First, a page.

Jeff co-founded the Weather Underground in 1995 while working on his Ph.D. He flew with the NOAA Hurricane Hunters from 1986-1990.
By: Dr. Jeff Masters , 1:55 PM GMT on May 29, 2012
Tropical Depression Beryl continues to bring heavy rains to Northern Florida and Southern Georgia, but has begun to move northeast, and will be spreading heavy rains over coastal South Carolina today and North Carolina on Wednesday. Rains of 5 - 8 inches have been common over Northern Florida. These rains have caused numerous problems with street flooding, but no serious damage. The heaviest rains from Beryl so far have been to the southwest of the center, over Lafayette County, Florida, where 12.65" was measured as of 6:30 am EDT Tuesday near Midway. Beryl spawned one tornado on Monday, near Florida's St. Lucie Medical Center. The twister damaged two roofs and brought down trees and power lines. One swimmer is missing from Folly Beach, South Carolina, and a 19 year old man is missing and presumed drowned from swimming in rough surf in Daytona Beach, Florida. Before becoming a tropical cyclone, Beryl produced heavy rainfall over Cuba, especially Sancti Spíritus Province, where meteorologists reported more than 20 in (510 mm) of precipitation. The rains caused mudslides and flash floods, destroying 47 houses and damaging 1,109 more. Two people died attempting to cross flooded rivers in Cuba.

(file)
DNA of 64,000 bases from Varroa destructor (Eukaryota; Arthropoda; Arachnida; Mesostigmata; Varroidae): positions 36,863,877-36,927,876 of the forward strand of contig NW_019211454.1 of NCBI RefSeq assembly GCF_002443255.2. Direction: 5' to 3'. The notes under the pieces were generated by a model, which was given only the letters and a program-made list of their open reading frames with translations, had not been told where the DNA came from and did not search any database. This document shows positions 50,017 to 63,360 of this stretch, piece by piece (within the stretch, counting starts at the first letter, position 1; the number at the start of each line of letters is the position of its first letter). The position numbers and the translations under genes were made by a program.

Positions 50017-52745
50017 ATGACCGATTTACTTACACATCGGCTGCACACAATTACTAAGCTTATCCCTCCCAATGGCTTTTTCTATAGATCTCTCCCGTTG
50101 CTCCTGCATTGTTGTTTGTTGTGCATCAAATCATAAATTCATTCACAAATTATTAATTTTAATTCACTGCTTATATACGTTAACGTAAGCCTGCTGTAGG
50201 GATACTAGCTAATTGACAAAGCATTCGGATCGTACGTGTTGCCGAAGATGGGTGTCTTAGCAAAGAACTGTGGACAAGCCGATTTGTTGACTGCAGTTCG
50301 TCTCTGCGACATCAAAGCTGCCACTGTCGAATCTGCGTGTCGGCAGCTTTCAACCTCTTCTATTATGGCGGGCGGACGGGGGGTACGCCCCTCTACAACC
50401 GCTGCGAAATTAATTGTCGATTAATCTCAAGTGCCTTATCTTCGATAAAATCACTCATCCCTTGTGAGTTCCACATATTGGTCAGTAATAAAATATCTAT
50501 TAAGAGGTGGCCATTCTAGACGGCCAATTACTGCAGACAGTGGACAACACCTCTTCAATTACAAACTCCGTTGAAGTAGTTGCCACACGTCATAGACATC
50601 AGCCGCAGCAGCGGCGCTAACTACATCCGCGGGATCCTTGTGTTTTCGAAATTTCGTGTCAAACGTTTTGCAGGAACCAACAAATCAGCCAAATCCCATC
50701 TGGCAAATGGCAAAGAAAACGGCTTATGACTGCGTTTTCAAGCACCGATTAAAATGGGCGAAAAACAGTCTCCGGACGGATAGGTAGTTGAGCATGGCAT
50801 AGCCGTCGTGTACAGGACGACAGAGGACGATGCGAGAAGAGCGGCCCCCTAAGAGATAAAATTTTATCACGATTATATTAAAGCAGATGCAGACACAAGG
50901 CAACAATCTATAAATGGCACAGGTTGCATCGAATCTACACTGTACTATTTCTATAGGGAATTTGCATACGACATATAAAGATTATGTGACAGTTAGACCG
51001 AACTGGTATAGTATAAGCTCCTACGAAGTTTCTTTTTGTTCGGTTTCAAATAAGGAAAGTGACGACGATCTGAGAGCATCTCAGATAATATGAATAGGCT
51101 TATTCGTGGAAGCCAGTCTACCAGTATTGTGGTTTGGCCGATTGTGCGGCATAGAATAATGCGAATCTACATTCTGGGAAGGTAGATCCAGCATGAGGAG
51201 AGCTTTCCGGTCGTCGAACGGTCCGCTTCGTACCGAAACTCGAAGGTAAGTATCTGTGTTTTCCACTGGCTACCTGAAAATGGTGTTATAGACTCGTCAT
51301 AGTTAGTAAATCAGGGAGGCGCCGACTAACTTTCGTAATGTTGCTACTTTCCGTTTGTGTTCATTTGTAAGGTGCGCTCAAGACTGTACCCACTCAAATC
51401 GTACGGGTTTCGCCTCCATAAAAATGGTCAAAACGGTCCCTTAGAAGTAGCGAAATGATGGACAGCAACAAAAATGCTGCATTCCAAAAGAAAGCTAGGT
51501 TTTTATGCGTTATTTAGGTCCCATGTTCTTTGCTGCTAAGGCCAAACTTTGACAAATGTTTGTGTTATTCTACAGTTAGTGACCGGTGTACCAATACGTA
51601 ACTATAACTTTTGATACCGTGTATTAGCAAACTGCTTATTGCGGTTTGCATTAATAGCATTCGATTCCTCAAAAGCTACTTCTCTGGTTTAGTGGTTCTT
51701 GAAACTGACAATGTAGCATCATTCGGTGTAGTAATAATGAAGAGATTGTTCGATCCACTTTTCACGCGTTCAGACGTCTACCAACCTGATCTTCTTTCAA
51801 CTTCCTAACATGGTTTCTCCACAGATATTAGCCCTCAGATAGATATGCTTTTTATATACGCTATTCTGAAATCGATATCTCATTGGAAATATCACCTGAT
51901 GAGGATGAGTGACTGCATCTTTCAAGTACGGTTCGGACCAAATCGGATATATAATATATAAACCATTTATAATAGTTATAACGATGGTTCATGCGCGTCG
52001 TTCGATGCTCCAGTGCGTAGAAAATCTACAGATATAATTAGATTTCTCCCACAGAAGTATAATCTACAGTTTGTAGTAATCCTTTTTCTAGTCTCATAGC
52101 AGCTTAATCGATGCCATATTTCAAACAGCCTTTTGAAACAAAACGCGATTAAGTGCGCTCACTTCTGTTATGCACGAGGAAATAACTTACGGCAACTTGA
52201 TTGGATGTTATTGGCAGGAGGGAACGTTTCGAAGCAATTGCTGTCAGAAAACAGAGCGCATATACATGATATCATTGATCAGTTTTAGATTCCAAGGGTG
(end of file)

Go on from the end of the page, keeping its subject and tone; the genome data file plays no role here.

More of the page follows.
Figure 1. True-color MODIS satellite image of Beryl taken at 12:05 pm EDT May 28, 2012 by NASA's Terra satellite. At the time, Beryl was a tropical depression with winds of 35 mph.
Forecast for Beryl
Beryl will continue to spin and dump copious rains as it treks through Southern Georgia today, and coastal South Carolina and North Carolina on Wednesday. These rains will generally not be heavy enough to cause damaging flooding, since the region is under moderate to severe drought. When Beryl pops off the coast near the North Carolina/South Carolina border on Wednesday, wind shear will be low enough and ocean temperatures warm enough to allow re-intensification to a tropical storm. However, tropical-storm-force winds will probably be limited to the right-front side, over the ocean, and the coast of North Carolina will see winds no greater than 35 mph.
Figure 2. Estimated rainfall from Beryl from the Valdosta, Georgia radar.
July-like heat wave brings hottest May temperatures on record to Michigan, Ohio
A strong high pressure system anchored over the central U.S. brought more record-smashing May heat to much of the country on Monday. The heat was most notable in Southern Lower Michigan and Northern Ohio, where Detroit (95°F), Flint (93°), Cleveland (92°F), and Toledo, Ohio (96°) tied or set records for their hottest temperature ever recorded in May. On Saturday, at least nine airports in the Midwest had their hottest May day on record, and 58 out of 456 U.S. airports set daily high temperature records. On Sunday, at least sixteen airports in the Midwest had their hottest May day on record, and 68 out of 456 U.S. airports set daily high temperature records. Eight airports in the Western U.S. set daily coldest temperature records on Sunday; no airports have set an all-time coldest May temperature record in the U.S. this month. Temperatures 5 - 10°F above average are expected over portions of New England today, but the May 2012 heat wave is pretty much over for the U.S.
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